Will a Toilet Unclog Itself

Will A Toilet Unclog Itself

Unclogging a clogged toilet can be a huge pain. Even when all you need is a plunger, the effort might hurt your back.

Is it possible for a toilet to unclog itself? The answer really depends on the type of clog.

Fortunately, there are plenty of DIY ways to toilet unclog even when the blockage doesn’t move by itself.

Types of Clog

Types of Clog

Most importantly, you need to know whether the clog was created by degradable materials. The toilet bowl isn’t supposed to hold anything except toilet paper and human waste.

These are flushable materials. Anything else — even flushable wipes — is a foreign object that won’t break down in the first place.

These are some objects that you should never flush:

  • Feminine hygiene products
  • Diapers
  • Baby wipes
  • Q-tips
  • Makeup applicators

Since these materials aren’t water-soluble, they can get stuck in the sewer line. They can also wreak havoc on your septic system.

The best method of prevention is not flushing these materials in the first place.

If you’re dealing with a partial clog due to toilet paper or feces, you can wait a few hours. Then try flushing again. The clog might dissipate by itself.

But keep in mind that if the clog is major, the pipes might back up, leading to the toilet overflowing.

Ways to Unclog Your Toilet

Ways to Unclog Your Toilet

If you don’t want to use a toilet plunger, there are a few options for how to unclog your toilet trap. A full clog is less likely to dissolve, so you should deal with it.

A low-flow toilet might also be more likely to clog with septic safe toilet paper.

If you’re really struggling, you can contact a plumber with a toilet auger. They’ll be able to snake the toilet drain and restore the water flow.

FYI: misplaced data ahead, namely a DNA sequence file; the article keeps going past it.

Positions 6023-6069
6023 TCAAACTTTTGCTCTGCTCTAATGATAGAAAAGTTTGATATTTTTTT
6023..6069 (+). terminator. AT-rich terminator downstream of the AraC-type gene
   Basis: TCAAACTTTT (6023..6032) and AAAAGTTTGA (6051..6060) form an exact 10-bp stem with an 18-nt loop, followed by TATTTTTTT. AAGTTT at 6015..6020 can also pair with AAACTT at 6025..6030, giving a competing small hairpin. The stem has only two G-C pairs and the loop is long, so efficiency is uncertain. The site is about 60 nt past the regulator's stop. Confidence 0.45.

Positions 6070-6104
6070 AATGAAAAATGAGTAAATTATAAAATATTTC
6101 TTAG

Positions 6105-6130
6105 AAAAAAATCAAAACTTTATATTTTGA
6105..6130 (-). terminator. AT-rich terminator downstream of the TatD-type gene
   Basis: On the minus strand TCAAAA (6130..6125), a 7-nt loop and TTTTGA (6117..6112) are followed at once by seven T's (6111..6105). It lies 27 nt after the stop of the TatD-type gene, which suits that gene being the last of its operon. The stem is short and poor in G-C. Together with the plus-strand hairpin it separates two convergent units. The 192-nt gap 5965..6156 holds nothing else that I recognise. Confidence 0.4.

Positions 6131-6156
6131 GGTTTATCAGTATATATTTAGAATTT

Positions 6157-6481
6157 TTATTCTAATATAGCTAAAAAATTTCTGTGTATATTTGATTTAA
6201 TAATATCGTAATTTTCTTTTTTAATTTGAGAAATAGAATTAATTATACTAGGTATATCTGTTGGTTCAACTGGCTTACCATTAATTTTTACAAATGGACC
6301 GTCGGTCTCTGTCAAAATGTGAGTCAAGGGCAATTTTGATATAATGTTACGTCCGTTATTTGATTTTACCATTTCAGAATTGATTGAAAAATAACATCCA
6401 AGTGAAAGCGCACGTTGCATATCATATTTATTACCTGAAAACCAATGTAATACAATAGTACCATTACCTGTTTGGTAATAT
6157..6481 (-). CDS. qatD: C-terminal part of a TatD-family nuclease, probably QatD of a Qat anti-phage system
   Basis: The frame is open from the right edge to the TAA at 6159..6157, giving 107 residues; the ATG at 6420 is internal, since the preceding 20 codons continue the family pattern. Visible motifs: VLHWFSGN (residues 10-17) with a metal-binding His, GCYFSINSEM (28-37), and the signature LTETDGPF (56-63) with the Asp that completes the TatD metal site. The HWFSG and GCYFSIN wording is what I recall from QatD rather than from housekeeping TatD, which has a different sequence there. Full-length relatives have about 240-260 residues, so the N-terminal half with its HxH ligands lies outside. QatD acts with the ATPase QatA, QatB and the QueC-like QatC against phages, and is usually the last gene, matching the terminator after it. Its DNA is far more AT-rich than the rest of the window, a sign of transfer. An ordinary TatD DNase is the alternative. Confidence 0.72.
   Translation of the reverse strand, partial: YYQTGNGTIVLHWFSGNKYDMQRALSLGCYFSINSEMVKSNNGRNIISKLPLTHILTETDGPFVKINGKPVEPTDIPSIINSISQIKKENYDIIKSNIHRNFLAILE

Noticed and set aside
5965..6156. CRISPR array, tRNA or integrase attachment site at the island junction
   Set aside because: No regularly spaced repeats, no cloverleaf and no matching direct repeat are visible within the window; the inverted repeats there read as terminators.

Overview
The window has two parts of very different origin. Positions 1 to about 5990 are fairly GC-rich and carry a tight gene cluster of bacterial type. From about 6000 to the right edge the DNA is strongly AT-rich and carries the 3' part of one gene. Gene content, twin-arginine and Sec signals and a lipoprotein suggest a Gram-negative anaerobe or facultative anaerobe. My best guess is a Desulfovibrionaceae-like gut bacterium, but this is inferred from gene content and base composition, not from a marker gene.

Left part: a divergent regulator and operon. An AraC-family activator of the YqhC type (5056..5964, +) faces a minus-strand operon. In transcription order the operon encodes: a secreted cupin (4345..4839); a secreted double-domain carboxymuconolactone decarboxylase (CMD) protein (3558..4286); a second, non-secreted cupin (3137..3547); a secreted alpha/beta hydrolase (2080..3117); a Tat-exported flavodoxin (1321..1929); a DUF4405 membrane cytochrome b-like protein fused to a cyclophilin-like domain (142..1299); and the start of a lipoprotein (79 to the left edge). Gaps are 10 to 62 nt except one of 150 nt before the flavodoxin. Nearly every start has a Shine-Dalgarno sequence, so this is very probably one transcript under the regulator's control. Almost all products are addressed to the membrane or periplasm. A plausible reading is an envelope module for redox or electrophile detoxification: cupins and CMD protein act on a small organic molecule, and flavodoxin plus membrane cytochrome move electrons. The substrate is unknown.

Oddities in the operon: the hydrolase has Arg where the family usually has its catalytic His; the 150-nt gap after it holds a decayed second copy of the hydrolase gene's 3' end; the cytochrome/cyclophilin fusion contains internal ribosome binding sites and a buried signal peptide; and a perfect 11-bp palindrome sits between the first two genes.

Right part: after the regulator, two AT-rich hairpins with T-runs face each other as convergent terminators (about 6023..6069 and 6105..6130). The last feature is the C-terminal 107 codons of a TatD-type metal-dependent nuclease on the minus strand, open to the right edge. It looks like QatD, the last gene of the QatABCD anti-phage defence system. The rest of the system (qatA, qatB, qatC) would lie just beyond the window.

You can also create a DIY auger using a wire hanger. Simply unspool the hanger and fashion a hook on the end.

Then feed it through the pipes until it pushes on the clog. You can use the hook to break up the clog or remove debris.

Another option is boiling water on the stove. Give it a minute to cool down, then pour the hot water down the drain.

Hot tap water can sometimes help to dissolve organic clogs.

You can put liquid soap down the drain as well. Dish soap serves the purpose of making the clog slippery, so it’s more likely to slip down the pipes.

It’s even more effective than various conditioners for dirty toilet water.

A mixture of baking soda and vinegar can be used to clean your pipes. You’ll want to follow it up by scrubbing the bowl with a toilet brush.

Prevent Overflowing

Prevent Overflowing

When you’re dealing with a clog, you want to keep your water level low so the toilet doesn’t overflow. You might consider lowering the float at the top of the tank.

To keep your tank from refilling, you can close the shut-off valve for the water supply.

You’ll want to make sure that the toilet flapper properly seals. If the flapper is damaged and leaking, replacement kits are inexpensive on Amazon.

You might also need to check your air vent. The air vent is responsible for equalizing the water pressure so the toilet can drain unimpeded.

If the air vent is clogged by debris like leaves, there won’t be enough pressure for your toilet to drain properly.

Final Thoughts

A toilet will sometimes unclog itself. This is most common if you have a partial clog made up of organic material.

If non-flushable items have been flushed, then it’s a different story. These items aren’t biodegradable, so they’ll get stuck in the pipes.

You have to dislodge them manually.

Similarly, if you’re dealing with a full clog, it’s unlikely to resolve itself. There isn’t enough water flow to break down the debris.

This is another problem you’ll need to solve manually.